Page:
The Federal government has expanded a number of rules that will make it harder for business owners to split income with lower tax bracket spouses and children. Fortunately, they did not attack prescribed rate loans, one of the few remaining legitimate methods for splitting income. This technique is beneficial when someone in the top tax bracket has available cash and a spouse or children with little or no income.

The spouse with the cash makes a loan to his lower tax bracket spouse or to a trust established for his children. The loaned funds are invested in the market. Interest has to be paid on the loan and is set at the government prescribed rate in effect at the time the loan is made. Currently the prescribed rate is 1 per cent, but starting April 1, the rate will be going up to 2 per cent. The rate varies each quarter based on an average of the prior 90-day T-Bill rate. Once the loan is made, the interest rate is locked in: the rate on the loan never has to increase even as interest rates and the prescribed rate increase.

Annually, the lent funds earn interest, dividends and capital gains. Out of these earnings, the prescribed rate interest payment (1 per cent) is made to the higher income person no later than Jan. 30 of the following year. Any remaining earnings are legitimately the earnings of the spouse or children who pay tax on them at lower marginal rates.

Many people are moving forward to set up a prescribed rate loans to a spouse or trust before month-end to lock into the lower 1 per cent prescribed rate before it goes up.


If you have income that isn’t subject to withholding at source (like interest, dividends or capital gains), you may be required to make quarterly instalment payments if the amount of your taxes exceeded $3,000 in either of the two preceding years.

There are three methods for calculating instalments. The first method is the CRA method. The CRA bases the first two payments (March 15 and June 15) on your taxes two years prior. That is, they use the 2016 balance divided by four. Then after you file your 2017 return, they will issue a notice asking for two additional payments (Sep. 15 and Dec. 15) in an amount that brings your total taxes to an amount equal to your prior year taxes.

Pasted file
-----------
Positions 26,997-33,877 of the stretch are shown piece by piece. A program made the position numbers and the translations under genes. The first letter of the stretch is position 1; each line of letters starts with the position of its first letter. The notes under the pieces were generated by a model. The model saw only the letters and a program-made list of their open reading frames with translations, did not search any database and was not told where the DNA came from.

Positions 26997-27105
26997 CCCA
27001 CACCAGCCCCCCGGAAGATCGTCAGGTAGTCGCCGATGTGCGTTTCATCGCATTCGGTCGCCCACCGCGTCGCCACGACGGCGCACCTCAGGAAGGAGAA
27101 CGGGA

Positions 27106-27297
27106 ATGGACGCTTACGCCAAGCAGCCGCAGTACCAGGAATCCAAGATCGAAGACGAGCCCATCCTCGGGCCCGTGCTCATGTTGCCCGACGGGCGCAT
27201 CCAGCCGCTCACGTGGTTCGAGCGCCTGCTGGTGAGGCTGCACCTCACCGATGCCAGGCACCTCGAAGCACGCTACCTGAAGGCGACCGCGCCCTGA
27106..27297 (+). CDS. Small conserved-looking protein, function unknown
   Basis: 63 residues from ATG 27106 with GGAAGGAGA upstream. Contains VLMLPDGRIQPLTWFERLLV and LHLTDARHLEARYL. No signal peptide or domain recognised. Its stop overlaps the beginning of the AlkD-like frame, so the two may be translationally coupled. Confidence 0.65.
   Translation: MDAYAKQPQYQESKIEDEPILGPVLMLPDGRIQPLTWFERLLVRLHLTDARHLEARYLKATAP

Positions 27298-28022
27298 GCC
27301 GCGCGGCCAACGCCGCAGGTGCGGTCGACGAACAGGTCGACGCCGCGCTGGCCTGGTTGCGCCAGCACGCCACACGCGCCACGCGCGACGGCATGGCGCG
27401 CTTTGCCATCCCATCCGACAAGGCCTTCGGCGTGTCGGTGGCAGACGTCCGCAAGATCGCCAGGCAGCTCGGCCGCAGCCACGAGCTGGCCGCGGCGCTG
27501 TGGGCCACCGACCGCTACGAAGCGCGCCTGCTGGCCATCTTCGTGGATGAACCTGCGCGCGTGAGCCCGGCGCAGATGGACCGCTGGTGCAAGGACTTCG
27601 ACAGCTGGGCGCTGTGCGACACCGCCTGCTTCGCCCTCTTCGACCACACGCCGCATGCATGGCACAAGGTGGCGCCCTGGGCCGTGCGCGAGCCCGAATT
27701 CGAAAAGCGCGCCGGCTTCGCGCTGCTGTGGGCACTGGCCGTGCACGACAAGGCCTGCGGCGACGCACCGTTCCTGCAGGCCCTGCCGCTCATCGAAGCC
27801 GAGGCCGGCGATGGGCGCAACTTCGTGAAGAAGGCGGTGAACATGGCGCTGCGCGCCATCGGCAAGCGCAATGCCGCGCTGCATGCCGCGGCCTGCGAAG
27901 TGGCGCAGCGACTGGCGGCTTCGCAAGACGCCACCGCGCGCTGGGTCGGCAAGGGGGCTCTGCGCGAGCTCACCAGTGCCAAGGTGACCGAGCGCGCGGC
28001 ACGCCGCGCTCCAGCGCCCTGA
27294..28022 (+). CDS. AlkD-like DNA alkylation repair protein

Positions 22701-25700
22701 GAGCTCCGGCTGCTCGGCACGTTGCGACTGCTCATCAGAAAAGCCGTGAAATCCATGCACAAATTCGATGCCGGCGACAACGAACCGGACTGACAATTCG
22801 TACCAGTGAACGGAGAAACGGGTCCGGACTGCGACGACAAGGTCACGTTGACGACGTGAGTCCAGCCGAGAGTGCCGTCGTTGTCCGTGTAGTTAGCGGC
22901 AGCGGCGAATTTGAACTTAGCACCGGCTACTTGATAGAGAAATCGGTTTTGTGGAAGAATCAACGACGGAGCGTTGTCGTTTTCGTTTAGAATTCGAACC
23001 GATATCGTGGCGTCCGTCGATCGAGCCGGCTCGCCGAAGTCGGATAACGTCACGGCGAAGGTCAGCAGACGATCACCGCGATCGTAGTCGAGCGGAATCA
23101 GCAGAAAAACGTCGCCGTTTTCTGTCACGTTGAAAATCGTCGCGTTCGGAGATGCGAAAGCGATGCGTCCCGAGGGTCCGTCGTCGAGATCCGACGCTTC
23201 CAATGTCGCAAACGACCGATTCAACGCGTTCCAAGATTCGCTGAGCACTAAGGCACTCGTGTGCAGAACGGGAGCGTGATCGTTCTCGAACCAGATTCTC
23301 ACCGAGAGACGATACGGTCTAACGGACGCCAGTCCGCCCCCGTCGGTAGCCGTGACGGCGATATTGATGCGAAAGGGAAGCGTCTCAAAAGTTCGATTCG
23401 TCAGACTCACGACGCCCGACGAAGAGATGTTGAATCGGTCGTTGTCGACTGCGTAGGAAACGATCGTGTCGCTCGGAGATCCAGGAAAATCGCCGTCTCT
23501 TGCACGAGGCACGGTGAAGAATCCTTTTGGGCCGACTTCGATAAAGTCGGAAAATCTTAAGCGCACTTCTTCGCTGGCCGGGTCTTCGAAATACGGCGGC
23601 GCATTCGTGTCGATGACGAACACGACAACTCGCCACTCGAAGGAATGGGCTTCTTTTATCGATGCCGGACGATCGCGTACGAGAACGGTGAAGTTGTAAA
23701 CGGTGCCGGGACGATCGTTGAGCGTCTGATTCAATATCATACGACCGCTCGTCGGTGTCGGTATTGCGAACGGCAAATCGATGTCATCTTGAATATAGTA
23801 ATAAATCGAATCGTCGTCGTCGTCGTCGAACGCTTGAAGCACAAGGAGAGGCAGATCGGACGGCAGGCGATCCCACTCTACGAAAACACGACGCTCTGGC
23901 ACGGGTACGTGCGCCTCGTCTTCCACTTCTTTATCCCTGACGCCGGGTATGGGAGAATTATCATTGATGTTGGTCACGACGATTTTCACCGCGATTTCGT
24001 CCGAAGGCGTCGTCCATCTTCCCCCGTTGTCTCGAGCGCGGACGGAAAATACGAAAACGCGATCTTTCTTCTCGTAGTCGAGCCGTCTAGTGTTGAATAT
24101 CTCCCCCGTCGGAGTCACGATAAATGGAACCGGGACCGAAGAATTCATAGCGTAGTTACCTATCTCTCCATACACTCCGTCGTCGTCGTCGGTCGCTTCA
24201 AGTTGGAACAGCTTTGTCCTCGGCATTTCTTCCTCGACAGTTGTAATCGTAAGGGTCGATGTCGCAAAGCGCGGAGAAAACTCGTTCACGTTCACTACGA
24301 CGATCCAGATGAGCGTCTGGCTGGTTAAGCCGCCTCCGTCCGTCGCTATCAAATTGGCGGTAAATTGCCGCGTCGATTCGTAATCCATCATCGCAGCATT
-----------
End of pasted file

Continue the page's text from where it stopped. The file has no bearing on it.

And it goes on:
The second method is the prior year method. Under this method you make four equal payments equal to your tax owing in the prior year (that is, 2017 for the basis for 2018 instalments).

Finally, you can follow the current year method. Instalments can be made based on your estimate of your taxes for the current year (2018).  

You can choose any of the three methods to follow. You don’t need to follow the amounts on the notices sent by the CRA. For instance, you should consider using the current year method if you had usually high income in a prior year. Say for example that you realized some unusually high capital gains on a stock or property sale in 2017 that won’t repeat in the current year. By making your own tax estimate and paying according to that calculation, you avoid giving the CRA a large non-interest bearing loan!

It should be remembered that if you follow the current year method and you underestimate, you will be subject to interest and if the amount of interest exceeds $1,000 there is also a penalty.  Always build a cushion into any estimate.